I am the product of private and public schools. I was taught by nuns, priests and brothers
through high school before going on to California State University, Northridge and then to
the University of Southern California.
It's been well over ten years since I taught school part-time and over twenty years since I
taught full-time. When I taught high school, I taught mostly history but did teach an
occasional math section or two. I also taught in a junior college and a university.
These experiences, in addition to raising four children of my own while married to a woman
who is a marriage and family counselor and who talks about education a lot, have allowed
me to reflect on how children really learn.
The current debate over Ebonics in Oakland and the continuing discussion over why U.S.
math scores among high school students compare so poorly to those of students in other
industrialized nations of the world have raised some core issues that we should all be
It is clear by now that children are able to learn different subjects at different times in large
measure as a result of their genetic propensities, biological age and social environment.
As their bodies and minds develop from birth through their teen-age years, kids go through
stages of growth that make them more or less receptive to certain subjects and ways of
learning. Three- and four-year-olds find it far easier to learn new languages than 15- and
16-year-olds. Fifteen- and 16-year-olds in high school are far more likely to understand
word problems in math than most of their younger counterparts in elementary schools.
Older kids reason better than younger kids, and younger kids have better memories for
detail than older kids. Younger children tend to be more physical and visual, while older
children tend to be less physical and given to more reasoned argument.
As a rule of thumb, therefore, the more rote memorization there is in the earlier grades, the
better children will learn. The so-called "reformists" in modern education who
forced the introduction of reason too early in the teaching of math and other subjects in
American schools have met with disaster. The results of the so-called "New Math"
and "Fantasy Lunch" have been deplorable. Parents don't know what's going on,
can't help their kids, and find most teachers frustrated by the stupidity of the textbooks
they're forced to use.
Young children learn best by being required to memorize poems and work out math
problems with a pencil, paper and eraser. Take the calculators out of junior and senior high
school. We must allow kids to use their brains to reason out problems, and give them
problems to work out every night. It really bothers me when my children come home with
math problems and don't have to show their work nor how they arrived at the answers.
You learn math by doing problems again, again, and yet again.
You can't learn Standard American English well unless you diagram sentences, know the
parts of speech, read great authors, write a lot and commit poems to memory. You can't
learn American history unless you know the names of the presidents, analyze the
Declaration of Independence and the Constitution, and memorize the dates of major events.
You can't paint a Rembrandt if you haven't mastered the skill of drawing faces. You can't
get to the moon unless you can calculate the area of a triangle.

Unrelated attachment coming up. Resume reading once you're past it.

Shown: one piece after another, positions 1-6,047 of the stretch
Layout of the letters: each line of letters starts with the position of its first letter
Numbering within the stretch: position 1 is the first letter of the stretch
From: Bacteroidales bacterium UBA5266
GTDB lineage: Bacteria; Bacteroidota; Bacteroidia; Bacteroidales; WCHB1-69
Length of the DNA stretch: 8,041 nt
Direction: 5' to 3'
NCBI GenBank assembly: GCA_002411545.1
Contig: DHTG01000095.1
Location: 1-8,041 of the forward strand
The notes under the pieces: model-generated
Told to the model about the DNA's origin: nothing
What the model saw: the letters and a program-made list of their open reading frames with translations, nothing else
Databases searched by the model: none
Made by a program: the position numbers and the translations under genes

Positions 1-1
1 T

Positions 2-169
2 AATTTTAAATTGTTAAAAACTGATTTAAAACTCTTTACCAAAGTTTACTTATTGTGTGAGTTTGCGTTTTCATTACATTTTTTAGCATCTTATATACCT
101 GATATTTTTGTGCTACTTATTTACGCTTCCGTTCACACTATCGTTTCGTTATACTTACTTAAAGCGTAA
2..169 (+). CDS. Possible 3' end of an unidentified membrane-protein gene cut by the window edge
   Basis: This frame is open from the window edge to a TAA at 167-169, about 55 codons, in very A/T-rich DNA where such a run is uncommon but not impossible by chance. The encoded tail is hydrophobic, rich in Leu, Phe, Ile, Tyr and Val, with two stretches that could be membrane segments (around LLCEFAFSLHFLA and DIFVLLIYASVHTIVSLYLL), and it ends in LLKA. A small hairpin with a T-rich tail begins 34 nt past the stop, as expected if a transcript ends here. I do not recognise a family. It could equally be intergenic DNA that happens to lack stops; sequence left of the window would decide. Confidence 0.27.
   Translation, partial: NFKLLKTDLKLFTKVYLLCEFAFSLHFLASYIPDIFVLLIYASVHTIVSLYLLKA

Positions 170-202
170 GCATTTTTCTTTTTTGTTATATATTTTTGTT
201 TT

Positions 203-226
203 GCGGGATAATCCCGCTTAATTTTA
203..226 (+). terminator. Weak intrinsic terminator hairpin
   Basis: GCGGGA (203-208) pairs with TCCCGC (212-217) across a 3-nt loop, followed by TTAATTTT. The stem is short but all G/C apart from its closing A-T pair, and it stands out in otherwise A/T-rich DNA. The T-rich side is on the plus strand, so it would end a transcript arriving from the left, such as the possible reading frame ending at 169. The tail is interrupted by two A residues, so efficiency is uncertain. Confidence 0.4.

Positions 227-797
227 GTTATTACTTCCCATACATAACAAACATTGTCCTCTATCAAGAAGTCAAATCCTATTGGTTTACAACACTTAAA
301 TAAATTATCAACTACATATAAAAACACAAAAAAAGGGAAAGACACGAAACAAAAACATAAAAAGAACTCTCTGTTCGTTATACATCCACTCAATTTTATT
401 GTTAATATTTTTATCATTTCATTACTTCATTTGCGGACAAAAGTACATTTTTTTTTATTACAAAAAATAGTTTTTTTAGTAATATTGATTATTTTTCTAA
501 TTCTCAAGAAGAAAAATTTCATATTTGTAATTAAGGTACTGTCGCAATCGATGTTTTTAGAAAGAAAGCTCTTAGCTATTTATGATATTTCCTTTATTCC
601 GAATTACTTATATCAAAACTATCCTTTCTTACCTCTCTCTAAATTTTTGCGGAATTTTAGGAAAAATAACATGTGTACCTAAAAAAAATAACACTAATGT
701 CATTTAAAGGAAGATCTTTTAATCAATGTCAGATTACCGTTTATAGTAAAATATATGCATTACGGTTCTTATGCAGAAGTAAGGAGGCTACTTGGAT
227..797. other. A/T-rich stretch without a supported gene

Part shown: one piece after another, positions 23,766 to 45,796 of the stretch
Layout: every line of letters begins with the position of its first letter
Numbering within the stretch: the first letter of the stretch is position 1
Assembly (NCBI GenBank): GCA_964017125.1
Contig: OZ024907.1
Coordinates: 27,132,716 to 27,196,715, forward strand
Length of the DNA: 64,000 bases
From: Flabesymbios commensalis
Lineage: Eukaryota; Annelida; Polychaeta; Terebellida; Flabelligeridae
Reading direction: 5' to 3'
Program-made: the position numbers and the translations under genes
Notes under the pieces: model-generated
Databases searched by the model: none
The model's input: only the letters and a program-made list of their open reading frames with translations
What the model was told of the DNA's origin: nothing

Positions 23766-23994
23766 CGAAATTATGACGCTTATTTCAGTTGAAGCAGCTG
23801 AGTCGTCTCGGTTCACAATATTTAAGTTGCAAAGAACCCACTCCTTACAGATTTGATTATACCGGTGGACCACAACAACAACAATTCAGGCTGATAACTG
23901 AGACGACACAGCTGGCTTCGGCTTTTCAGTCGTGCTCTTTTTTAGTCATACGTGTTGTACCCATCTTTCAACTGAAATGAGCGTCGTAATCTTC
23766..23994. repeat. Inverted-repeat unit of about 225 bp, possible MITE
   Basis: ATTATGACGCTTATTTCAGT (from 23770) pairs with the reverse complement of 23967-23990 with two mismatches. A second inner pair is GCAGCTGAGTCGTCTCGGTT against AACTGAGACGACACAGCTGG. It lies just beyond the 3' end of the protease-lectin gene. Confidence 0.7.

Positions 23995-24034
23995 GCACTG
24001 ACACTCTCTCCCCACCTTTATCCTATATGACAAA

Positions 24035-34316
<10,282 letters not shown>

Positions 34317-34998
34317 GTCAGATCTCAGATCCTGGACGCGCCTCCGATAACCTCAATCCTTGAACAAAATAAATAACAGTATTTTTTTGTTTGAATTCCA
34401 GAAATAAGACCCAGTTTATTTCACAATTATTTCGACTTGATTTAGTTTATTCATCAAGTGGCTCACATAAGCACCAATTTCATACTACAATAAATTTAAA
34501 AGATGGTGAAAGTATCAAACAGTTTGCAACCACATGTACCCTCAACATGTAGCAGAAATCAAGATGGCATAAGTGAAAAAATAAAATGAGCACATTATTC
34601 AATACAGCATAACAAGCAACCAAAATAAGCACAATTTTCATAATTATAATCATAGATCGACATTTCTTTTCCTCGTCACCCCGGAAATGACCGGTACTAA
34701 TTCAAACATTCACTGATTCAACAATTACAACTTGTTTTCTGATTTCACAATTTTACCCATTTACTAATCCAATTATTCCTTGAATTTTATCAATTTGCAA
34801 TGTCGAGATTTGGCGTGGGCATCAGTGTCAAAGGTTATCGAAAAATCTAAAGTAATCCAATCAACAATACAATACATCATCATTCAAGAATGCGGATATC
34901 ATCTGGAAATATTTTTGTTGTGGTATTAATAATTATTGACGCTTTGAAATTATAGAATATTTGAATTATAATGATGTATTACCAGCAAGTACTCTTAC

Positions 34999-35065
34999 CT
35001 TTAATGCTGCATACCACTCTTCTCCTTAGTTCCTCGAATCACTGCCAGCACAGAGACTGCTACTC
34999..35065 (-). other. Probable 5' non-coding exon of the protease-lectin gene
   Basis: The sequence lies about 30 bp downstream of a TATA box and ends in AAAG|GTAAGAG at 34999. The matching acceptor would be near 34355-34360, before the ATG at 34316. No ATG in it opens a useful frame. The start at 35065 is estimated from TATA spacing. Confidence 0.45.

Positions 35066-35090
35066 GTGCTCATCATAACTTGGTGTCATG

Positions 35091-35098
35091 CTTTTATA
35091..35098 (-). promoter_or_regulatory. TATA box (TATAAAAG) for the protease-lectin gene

This brings me to the matter of Ebonics -- a word derived from the marriage of
"ebony" with "phonics" -- which members of the Oakland School Board
recently used to describe the speech dialect of some Americans of African descent.
No matter how I've tried to understand the logic of declaring Ebonics a language, I can't
escape the view that the effort is demeaning to American children of African descent.
It is one thing to "get down to it" with friends and with family members in the
privacy of your own group and speak in the familial and folksy matter that permits you to
identify with the cultural roots of a treasured historical past. It is quite another thing to try
to elevate the folksy dialect to the level of a language because you think you are better able
to reach and educate the children who use it or to justify getting federal money for doing
I think the move for Ebonics underscores the gross misunderstanding that many politically
correct professional educators have acquired regarding how children learn.
The success of a child must be modeled after the best and the brightest this nation has
produced, not the dumbest and dullest. American education must get back to basics and
stop experimenting with every educational fad that appears on the scene.
Phonics is far better than the "whole language" approach in teaching children how
to read. Memorizing times tables is far more productive for an eight-year-old to do than
having him try to reason why people conceived of triangles.
American education is in trouble today because it has sought to substitute concern for
building self-esteem in children for the basic educational skills that must be acquired in
order to achieve true success in the workplace and beyond. Education remains the most
important key to equal opportunity and to ultimate freedom in this country.
Reaching for the highest standards of literacy must be the goal of every school-aged child.
And this goal cannot be reached unless our children leave elementary and secondary school
with their MEMORIES filled with math formulas, the order of the planets in the solar system,
the names of all 50 states, and poems by Walt Whitman and Maya Angelou.